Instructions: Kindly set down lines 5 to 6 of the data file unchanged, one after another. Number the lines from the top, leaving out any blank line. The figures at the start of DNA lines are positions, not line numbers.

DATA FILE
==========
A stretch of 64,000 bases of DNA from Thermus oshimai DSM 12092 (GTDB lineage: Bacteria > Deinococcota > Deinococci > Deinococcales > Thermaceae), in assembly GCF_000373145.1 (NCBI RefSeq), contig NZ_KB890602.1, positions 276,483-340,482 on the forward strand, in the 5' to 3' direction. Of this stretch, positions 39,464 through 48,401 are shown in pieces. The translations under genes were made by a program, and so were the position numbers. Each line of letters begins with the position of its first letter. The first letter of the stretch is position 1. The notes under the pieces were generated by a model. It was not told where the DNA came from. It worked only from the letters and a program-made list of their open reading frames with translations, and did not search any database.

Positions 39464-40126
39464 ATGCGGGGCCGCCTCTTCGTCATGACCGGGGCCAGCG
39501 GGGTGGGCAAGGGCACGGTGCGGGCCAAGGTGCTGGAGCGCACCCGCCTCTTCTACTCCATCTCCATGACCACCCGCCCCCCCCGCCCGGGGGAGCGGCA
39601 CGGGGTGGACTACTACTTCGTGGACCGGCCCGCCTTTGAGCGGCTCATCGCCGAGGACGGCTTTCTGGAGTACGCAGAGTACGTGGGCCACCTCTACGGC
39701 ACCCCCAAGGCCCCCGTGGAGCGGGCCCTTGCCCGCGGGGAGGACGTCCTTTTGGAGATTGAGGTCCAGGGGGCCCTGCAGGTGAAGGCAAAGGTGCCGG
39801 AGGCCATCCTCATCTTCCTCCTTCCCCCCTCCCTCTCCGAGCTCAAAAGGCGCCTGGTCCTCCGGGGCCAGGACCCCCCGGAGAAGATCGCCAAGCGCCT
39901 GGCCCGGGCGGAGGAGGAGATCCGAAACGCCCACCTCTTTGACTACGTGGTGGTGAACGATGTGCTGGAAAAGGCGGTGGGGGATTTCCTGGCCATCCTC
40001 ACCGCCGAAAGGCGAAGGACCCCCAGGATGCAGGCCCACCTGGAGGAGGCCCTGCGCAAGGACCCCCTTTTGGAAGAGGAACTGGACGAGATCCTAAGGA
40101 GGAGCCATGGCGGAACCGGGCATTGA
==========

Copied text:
39601 CGGGGTGGACTACTACTTCGTGGACCGGCCCGCCTTTGAGCGGCTCATCGCCGAGGACGGCTTTCTGGAGTACGCAGAGTACGTGGGCCACCTCTACGGC
39701 ACCCCCAAGGCCCCCGTGGAGCGGGCCCTTGCCCGCGGGGAGGACGTCCTTTTGGAGATTGAGGTCCAGGGGGCCCTGCAGGTGAAGGCAAAGGTGCCGG